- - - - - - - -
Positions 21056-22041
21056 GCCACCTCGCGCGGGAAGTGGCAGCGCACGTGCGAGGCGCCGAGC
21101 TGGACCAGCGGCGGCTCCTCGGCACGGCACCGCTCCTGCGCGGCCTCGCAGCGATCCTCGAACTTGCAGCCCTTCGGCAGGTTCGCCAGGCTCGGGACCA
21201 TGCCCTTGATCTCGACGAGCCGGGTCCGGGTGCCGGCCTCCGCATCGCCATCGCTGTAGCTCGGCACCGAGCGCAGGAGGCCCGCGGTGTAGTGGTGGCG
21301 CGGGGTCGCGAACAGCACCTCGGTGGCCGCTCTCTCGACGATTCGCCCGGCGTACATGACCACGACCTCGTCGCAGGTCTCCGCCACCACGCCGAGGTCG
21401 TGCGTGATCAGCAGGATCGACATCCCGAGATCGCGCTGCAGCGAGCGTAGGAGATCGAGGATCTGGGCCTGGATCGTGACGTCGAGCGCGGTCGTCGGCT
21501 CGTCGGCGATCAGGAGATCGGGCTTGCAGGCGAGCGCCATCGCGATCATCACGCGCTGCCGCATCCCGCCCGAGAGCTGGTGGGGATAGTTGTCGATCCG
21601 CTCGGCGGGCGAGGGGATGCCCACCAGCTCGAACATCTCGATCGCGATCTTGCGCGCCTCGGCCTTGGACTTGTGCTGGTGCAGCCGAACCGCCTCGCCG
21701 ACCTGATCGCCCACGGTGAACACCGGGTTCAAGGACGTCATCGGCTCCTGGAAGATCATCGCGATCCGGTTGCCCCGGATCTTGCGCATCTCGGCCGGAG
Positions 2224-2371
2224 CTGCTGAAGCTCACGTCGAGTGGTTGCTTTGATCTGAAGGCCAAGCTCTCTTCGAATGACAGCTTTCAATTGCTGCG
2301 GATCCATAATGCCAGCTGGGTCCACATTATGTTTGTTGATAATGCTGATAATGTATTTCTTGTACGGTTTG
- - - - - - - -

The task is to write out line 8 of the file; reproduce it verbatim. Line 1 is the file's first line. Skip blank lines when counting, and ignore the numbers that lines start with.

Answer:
21601 CTCGGCGGGCGAGGGGATGCCCACCAGCTCGAACATCTCGATCGCGATCTTGCGCGCCTCGGCCTTGGACTTGTGCTGGTGCAGCCGAACCGCCTCGCCG